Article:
Sep 7, 2022 - Politics & Policy

Senators seek to clarify gay marriage bill doesn't protect polygamy

Susan Collins

Sen. Susan Collins. Photo: Alex Wong/Getty Images

Senators spearheading a bill to codify marriage equality rights are eyeing fixes to the legislation that would clarify it does not protect polygamous relationships or marriage between more than two individuals.

Why it matters: It's one of the steps being taken to secure the 10 Republican votes needed to break a filibuster and send the House-passed bill to President Biden's desk.

Driving the news: Sens. Tammy Baldwin (D-Wis.) and Susan Collins (R-Maine) said Wednesday the move is being discussed after some Republican lawmakers privately raised concerns.

  • "We are listening carefully to the concerns that have been raised by some of our colleagues," Collins told reporters.
  • She cited a "drafting error" in the bill: "One part of the bill, it makes very clear that marriage is between two individuals, and another part of the bill, the language needs to be clarified."
  • Baldwin told Axios: "I don't remember the first person who raised it, but in any event, the amendment we’re working on clarifies so there's no uncertainty about it."

Yes, but: Both senators stressed that the fix is geared toward assuaging the concerns of key senators and that the bill wouldn't open the door for legalized polygamy in any case.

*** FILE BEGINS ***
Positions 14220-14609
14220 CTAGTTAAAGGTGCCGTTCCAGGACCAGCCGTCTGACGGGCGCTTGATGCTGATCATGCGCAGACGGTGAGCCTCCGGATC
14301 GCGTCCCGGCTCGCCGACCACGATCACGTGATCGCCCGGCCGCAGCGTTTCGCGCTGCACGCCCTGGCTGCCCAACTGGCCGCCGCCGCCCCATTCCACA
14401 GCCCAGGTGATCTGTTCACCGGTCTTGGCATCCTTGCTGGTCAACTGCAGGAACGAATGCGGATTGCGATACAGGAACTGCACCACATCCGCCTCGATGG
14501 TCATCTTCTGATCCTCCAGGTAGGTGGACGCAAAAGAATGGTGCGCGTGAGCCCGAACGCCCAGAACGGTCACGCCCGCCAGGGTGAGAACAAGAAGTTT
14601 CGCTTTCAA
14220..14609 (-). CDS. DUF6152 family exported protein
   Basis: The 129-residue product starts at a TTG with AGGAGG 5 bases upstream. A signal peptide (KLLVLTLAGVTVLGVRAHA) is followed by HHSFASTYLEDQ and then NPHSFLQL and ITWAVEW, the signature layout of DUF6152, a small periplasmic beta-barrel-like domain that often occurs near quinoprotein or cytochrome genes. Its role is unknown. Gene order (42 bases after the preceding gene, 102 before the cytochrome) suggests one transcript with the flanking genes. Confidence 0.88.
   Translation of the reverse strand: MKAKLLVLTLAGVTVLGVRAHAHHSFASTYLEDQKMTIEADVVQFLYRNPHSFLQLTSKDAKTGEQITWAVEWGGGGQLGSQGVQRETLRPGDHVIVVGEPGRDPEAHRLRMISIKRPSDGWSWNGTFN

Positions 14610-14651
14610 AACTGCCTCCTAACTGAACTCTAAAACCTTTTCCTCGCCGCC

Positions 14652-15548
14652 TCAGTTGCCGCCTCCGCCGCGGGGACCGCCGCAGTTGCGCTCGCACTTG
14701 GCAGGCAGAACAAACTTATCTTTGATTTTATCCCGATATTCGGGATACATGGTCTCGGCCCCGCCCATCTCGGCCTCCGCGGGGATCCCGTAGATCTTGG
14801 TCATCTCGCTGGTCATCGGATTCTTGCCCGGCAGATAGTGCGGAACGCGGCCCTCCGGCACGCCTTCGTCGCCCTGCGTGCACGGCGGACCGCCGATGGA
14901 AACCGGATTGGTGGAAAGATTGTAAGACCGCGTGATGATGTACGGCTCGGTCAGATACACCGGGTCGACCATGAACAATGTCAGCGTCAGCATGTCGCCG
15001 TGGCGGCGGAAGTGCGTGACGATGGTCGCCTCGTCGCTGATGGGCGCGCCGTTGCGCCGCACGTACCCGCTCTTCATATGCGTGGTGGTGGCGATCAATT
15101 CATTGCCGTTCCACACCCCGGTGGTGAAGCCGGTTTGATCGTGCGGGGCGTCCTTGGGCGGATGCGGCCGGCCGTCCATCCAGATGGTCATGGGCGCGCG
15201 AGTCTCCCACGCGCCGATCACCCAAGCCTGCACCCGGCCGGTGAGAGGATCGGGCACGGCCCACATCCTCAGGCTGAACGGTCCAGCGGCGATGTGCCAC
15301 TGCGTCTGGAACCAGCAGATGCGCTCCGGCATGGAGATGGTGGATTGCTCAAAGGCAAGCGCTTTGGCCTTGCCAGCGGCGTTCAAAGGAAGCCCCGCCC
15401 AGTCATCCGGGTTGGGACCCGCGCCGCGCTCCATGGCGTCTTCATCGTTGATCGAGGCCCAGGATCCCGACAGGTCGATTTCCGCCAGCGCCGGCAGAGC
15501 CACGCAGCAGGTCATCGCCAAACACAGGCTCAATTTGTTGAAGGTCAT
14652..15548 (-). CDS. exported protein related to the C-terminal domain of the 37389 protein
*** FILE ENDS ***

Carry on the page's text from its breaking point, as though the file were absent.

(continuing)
• "There is not a single state that allows for polygamous marriages," said Collins.

What we're hearing: The fixes would come as part of an amendment the senators have been crafting for the last month to clarify that the bill also wouldn't infringe on religious liberty, according to a source close to the negotiations. That amendment is key to getting swing Republicans on board.

  • "The current version, I wouldn't vote for it because of all the issues raised about religious liberty," Sen. Ron Johnson (R-Wis.), adding that he'd need to "look at the amendments" before deciding whether he would vote for a changed version.
  • Sen. Thom Tillis (R-N.C.), one of the senators supporting the bill, said the amendment would "address legitimate concerns. I think it's made the bill better."

What's next: Senate Majority Leader Chuck Schumer (D-N.Y.) said at a press conference on Wednesday the bill will be voted on "in the coming weeks."

  • With in-person talks underway, senators whipping GOP support for the bill projected confidence that the votes will be there when it's brought to the floor.
  • "I think the momentum is going in the right direction, and, yeah, I think it's going to have good support," said Baldwin.
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